"That's not true at all," Bliley says. "Both he and Martin knew I was term-limited as chairman of a committee. That might have led to the speculation (that I was going to retire). But no one knew I was going to retire until I announced."

Ray Allen of Allen Consulting says that no one knew that Congressman Bliley was going to step down until two days before his formal announcement.

Allen credits Cantor's victory to his organization's hard work and discipline. Allen says that Cantor was lining up support immediately following the announcement, while others were not certain if they would run.

"When it came, Eric quickly was able to turn up a great deal of support, especially in the business community," Allen says. "We were very disciplined to make a lot of phone calls while everyone else was making decisions (on whether to run). The reason Eric got a jump was because when the hammer came down he didn't flinch. In a primary 24 hours is a lifetime."

During the Republican primary Cantor's opponent, State Sen. Steve Martin, was angered by Gov. Gilmore and Rep. Bliley's endorsement of Cantor. Martin declined comment for this story. Despite the support of a large number of major Republican officeholders, Cantor eked out a slim 264-vote margin of victory.

— John Toivonen

VMFA Gets $7 Million For New Gardens

A longtime Richmond benefactress has pledged $7 million to the Virginia Museum of Fine Arts for extensive new gardens and an endowment to maintain them, a museum board member says.

Lora M. Robins, whose family is known for its pharmaceuticals fortune and charitable contributions in Richmond, will give $6 million to the museum to build the gardens and $1 million for a maintenance fund.

Robins is in the top tier of annual givers to the museum, a museum spokesman says, but he declined to comment on the reported $7 million gift.

The board member, who spoke on condition of anonymity, says Robins was approached recently by museum volunteers requesting her support for the museum. Robins suggested the amount, which stunned the volunteers, the board member says.

The two museum volunteers named by the board member declined to comment.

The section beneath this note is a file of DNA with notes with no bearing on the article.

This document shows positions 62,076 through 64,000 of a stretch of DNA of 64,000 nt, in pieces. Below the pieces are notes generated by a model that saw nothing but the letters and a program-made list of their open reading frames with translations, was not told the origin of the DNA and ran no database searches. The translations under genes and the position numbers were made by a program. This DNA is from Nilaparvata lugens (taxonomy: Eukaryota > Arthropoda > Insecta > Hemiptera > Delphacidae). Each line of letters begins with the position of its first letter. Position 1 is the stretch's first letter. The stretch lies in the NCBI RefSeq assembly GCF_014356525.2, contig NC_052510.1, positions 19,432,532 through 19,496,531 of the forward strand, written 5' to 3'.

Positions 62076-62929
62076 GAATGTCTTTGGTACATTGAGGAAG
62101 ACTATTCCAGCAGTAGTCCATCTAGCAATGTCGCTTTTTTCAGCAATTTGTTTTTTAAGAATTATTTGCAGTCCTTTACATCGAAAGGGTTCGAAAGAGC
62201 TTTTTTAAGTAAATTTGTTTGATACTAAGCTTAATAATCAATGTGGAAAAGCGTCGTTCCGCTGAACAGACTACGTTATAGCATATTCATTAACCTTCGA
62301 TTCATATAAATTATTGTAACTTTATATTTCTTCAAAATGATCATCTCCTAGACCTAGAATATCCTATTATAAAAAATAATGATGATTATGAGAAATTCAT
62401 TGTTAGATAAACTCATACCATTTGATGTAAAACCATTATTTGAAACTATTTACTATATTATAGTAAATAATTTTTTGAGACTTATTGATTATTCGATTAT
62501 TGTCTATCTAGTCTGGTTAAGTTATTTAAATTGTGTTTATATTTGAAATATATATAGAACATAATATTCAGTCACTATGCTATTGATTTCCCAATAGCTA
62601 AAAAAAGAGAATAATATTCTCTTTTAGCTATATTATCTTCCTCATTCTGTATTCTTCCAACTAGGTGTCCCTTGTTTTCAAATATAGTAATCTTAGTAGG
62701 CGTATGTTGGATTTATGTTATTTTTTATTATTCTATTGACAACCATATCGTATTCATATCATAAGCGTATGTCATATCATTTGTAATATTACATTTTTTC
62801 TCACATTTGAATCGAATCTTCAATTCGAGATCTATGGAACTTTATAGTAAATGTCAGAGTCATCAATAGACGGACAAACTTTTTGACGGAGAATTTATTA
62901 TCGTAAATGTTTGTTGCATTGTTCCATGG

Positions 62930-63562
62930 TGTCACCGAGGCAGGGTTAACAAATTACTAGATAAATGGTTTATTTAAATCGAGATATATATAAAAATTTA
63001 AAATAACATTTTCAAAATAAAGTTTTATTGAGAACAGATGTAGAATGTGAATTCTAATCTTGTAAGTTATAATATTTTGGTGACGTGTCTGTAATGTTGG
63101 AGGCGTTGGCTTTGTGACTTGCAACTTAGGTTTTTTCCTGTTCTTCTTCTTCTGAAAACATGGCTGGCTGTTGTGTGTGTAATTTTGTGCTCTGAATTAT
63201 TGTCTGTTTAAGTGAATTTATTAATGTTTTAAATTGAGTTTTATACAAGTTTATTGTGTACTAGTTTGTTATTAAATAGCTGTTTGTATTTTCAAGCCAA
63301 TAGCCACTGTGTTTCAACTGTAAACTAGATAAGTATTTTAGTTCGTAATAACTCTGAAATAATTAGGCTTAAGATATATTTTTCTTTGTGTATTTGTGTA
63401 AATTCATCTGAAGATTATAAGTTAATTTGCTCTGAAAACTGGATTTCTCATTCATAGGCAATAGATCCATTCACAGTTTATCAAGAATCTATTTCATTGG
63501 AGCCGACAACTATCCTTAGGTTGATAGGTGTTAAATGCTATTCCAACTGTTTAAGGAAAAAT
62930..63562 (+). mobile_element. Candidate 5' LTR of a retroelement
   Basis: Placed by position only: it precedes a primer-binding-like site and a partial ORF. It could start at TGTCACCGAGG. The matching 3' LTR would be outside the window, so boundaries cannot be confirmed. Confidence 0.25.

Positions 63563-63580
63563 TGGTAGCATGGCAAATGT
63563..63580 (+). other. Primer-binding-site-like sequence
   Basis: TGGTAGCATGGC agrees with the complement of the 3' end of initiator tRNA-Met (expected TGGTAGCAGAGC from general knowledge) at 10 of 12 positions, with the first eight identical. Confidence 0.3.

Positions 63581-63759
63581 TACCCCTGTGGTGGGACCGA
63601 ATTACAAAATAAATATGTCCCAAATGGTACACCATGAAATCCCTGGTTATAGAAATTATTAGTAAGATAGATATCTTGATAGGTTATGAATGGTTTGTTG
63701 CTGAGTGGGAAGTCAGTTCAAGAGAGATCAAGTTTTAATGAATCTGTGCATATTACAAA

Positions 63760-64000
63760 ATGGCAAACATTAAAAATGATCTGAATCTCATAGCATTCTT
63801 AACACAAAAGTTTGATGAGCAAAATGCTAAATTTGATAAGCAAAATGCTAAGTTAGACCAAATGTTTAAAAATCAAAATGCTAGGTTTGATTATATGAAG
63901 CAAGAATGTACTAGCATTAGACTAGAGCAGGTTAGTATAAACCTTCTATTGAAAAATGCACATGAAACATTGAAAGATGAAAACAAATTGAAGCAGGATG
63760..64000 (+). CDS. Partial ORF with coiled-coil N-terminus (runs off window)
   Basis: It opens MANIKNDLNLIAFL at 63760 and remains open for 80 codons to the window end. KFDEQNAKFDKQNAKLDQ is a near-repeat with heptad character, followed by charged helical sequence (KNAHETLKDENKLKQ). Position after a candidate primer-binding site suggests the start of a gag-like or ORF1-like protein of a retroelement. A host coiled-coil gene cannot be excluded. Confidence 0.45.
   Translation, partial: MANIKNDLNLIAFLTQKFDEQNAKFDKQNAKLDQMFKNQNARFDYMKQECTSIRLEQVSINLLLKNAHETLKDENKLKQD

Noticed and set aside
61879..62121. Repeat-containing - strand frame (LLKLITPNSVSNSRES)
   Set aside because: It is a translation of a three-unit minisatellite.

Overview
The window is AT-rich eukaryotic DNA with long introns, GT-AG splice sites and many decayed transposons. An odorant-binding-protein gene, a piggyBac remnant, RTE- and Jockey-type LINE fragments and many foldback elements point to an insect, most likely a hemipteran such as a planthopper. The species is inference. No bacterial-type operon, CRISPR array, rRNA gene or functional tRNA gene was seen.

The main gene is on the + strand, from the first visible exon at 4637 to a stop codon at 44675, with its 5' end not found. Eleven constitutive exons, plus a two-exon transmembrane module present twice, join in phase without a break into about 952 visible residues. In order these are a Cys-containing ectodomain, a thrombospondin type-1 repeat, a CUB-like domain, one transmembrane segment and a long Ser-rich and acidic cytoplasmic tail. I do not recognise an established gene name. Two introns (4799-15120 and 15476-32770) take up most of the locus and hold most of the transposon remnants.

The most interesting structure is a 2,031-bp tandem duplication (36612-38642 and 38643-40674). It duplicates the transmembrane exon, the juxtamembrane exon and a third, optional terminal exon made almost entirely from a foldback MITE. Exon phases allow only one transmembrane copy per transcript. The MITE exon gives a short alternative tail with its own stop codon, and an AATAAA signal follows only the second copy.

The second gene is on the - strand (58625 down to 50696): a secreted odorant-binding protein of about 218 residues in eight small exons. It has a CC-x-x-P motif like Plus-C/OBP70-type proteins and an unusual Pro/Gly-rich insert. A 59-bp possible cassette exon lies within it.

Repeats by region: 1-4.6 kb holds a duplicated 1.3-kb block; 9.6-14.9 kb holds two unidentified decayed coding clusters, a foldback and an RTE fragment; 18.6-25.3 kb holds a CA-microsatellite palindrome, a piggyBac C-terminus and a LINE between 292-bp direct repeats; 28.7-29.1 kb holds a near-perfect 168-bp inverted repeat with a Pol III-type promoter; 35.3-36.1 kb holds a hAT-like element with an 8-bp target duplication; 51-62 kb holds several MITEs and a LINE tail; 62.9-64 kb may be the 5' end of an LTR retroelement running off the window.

Robins is known to have a passion for gardens and to have generously endowed Lewis Ginter Botanical Garden and Maymont, among other organizations. Lewis Ginter and Maymont officials did not return calls by press time.

Rob Morano

Bulky Move Preserves Historic Site

Hanover County doesn't draw crowds like the Outer Banks.

Still, when it comes to moving an enormous structure, there's no job too remote.

In June 1999, Expert Movers, a Virginia Beach contractor was hired by the National Parks Service to move the Cape Hatteras Lighthouse, the largest brick structure ever to be relocated. Erosion had endangered the landmark - remade in 1867 from more than 1.25 million bricks baked in a kiln beside the James River - and in just three weeks the 4,800 ton lighthouse was moved 2,900 feet inland. The move attracted thousands of spectators daily and cost between $10 and $12 million to complete.

Last week Expert Movers put their relocating skills to the test again, here.

The company was contracted by the Historic Polegreen Church Foundation in Hanover County to move a 5,000-square-foot building on the Confederate battle site nearly 1,000 feet away.

The two-story brick colonial dwelling is a modern structure originally owned by a real-estate developer and later acquired by the foundation. "The building's location was not conducive to maintaining the integrity of the battle site," says Robert Giles, a board member of the Historic Polegreen Church Foundation.

The move is part of the group's mission to preserve the Confederate battle site and memorialize Polegreen Church, which was destroyed during the Civil War. Steel framework has been constructed on the original site that mimics the authentic structure of the church.

In pre-Civil War times, Samuel Davies, the church pastor, opened the church to African-Americans and taught many of them to read. "All these different historical elements converge [there]," says Giles. And while the church may not be a beacon of light like the one in Cape Hatteras, Giles says it, too, shares a place in history with the lighthouse. "[We] mainly want to recognize the importance of Historic Polegreen Church as the cradle of religious freedom."

B.W.

Valentine Opts For New Name

The Valentine Museum is now The Valentine Museum: Richmond History Center.

Director Bill Martin says the name change reflects the museum's need to clarify its identity and attract more visitors.

Respondents to a recent survey of both in-town and out-of-town residents found "they did not have a clear sense of what they would see and do if they came here," he says.

Martin adds the museum is optimistic, however, because out-of-town residents ranked "Richmond history" as the No. 1 reason they would visit the city.

Focus groups of seniors, young professionals, young parents and elementary school teachers helped come up with the new name.

"Think of driving up the interstate as someone from out of town," Martin says. "Would you stop off at a place called The Valentine Museum … or would you be more likely to stop at a place called the Richmond History Center?"

Martin says the Valentine seeks to become "the one-stop Richmond history shop." New signs, including a large banner to be hoisted at the Valentine, will reflect the name change starting this week.

The Valentine has overcome the "huge financial drain" of the failed Valentine Riverside project and now is making long-term marketing and facilities plans, Martin says. "The Valentine is coming back into its own after a very difficult period," Martin says. "We're going to be one of the many amenities that make the convention center work."

R.M.